An underground storage tank dating to the Manhattan Project is leaking nuclear waste at the Hanford Nuclear Reservation in Washington state. About 3½ gallons of radioactive material per day is seeping into the ground, the state Department of Ecology said. That adds to the 200,000 gallons that's leaked from other tanks, CBS reports. "This highlights the critical need for resources to address Hanford's aging tanks, which will continue to fail and leak over time," the agency said. The 123,000-gallon tank B-109 has lost about 1,700 gallons over the past two years, the state estimates. The federal Department of Energy told Hanford employees that the tank had been mostly emptied earlier and that the continuing leak poses "no increased health or safety risk to Hanford workers or the public." The notice added, "Contamination in this area is not a new issue and mitigation actions have been in place for decades."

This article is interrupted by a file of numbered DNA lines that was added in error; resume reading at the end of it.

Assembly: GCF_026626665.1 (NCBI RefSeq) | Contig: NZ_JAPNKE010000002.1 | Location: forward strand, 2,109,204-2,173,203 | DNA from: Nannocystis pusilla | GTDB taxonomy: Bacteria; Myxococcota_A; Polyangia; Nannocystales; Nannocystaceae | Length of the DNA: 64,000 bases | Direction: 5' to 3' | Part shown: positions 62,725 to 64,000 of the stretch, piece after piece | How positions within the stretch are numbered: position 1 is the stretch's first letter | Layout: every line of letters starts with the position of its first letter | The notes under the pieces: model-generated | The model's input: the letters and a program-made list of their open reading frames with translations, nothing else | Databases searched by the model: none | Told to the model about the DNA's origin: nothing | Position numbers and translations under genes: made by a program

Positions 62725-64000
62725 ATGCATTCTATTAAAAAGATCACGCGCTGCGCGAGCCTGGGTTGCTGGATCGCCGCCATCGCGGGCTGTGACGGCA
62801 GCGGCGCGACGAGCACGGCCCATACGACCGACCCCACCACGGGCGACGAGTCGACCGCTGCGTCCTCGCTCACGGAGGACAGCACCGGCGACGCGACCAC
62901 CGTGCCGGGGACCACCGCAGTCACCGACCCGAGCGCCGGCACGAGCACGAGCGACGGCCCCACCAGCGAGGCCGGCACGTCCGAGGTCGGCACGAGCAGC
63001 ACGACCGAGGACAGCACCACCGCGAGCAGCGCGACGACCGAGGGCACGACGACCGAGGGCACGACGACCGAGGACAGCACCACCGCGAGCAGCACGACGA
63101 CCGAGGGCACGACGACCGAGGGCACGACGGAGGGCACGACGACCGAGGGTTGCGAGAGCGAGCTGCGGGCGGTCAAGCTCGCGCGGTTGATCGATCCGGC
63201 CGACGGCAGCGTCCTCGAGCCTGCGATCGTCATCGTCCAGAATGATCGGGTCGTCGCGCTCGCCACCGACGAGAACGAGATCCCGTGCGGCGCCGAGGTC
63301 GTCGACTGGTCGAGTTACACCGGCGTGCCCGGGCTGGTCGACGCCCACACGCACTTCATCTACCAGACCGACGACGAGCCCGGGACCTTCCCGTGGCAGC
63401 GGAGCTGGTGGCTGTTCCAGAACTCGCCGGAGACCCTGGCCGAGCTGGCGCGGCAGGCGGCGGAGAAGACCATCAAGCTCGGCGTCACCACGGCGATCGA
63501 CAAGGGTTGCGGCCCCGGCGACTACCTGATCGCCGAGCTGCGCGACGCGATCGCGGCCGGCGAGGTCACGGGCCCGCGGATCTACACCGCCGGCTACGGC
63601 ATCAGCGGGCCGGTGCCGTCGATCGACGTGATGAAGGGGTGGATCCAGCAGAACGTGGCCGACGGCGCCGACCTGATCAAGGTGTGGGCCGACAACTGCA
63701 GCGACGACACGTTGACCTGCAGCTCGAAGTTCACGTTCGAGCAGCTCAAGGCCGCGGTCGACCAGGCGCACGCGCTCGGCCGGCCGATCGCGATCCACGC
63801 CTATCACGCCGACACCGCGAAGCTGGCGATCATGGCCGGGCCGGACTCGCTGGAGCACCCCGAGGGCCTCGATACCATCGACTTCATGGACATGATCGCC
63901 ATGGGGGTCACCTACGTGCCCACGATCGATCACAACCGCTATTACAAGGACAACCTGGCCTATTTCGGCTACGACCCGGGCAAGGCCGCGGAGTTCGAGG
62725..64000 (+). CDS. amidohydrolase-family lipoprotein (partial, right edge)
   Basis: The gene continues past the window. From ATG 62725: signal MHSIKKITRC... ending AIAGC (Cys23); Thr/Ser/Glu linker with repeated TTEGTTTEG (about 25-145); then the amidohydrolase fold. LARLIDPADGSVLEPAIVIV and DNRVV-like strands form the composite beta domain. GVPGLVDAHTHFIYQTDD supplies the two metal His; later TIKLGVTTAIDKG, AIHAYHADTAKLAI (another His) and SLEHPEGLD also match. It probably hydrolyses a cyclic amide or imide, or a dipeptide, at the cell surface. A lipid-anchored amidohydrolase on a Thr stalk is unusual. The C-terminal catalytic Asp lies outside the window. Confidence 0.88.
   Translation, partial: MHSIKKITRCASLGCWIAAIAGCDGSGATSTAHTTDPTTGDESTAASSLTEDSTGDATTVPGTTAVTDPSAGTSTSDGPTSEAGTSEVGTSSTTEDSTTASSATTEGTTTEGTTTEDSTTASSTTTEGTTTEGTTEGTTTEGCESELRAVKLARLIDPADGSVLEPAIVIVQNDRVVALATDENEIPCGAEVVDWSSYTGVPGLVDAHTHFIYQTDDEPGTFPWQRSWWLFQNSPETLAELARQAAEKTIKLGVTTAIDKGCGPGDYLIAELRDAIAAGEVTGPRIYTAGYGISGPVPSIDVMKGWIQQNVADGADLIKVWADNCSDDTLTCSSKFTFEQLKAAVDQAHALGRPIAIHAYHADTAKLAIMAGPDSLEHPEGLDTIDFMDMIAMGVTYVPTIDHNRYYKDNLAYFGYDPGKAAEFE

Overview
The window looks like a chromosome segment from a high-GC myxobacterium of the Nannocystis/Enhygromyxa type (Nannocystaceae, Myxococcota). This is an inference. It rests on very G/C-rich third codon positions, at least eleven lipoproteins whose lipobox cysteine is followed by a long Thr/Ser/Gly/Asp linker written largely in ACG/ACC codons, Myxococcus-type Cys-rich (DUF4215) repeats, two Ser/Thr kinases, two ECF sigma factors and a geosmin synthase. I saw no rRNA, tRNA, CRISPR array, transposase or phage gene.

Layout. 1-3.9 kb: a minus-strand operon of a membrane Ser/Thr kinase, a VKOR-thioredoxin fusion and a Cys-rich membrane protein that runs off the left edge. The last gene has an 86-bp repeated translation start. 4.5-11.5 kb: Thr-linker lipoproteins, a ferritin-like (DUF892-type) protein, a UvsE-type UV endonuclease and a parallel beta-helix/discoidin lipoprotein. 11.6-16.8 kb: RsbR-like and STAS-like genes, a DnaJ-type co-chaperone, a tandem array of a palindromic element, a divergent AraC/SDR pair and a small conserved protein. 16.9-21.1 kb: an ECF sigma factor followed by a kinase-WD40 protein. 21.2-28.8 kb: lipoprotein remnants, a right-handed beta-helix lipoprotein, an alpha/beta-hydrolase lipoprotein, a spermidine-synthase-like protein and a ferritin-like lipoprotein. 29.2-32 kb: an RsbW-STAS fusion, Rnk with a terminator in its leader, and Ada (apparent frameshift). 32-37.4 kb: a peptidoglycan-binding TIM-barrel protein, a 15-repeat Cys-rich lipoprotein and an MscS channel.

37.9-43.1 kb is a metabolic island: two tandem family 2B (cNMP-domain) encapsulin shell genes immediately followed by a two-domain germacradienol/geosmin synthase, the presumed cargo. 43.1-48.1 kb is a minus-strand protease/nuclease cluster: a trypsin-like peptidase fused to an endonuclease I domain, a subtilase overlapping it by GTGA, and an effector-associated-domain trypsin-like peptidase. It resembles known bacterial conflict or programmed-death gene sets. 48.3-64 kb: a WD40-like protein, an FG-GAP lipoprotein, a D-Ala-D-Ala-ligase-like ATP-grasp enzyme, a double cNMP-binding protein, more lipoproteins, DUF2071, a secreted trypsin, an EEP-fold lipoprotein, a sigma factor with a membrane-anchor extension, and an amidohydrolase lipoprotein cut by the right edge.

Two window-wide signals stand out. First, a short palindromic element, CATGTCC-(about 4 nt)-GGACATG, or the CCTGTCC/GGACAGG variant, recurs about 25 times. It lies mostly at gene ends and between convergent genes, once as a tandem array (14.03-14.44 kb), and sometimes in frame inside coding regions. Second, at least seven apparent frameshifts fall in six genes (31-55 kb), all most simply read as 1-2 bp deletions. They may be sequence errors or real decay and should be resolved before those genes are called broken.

Hanford used to produce about two-thirds of the plutonium used in US nuclear weapons, including the bomb dropped in 1945 on Nagasaki, Japan, that was developed in the Manhattan Project, per the AP. The site was in use through the Cold War, per the Tri-City Herald. Heart of America Northwest, a watchdog, said the radioactive waste being leaked will be dangerous for hundreds to thousands of years. A huge environmental cleanup has been going on at Hanford, the nation's most contaminated nuclear waste site, for decades. "There's no such thing as a small leak from a high-level nuclear waste tank," the watchdog said. The Washington Department of Ecology said the main goal is to keep the waste from getting into Columbia River, which is 10 miles from the tank. (Read more radioactive waste stories.)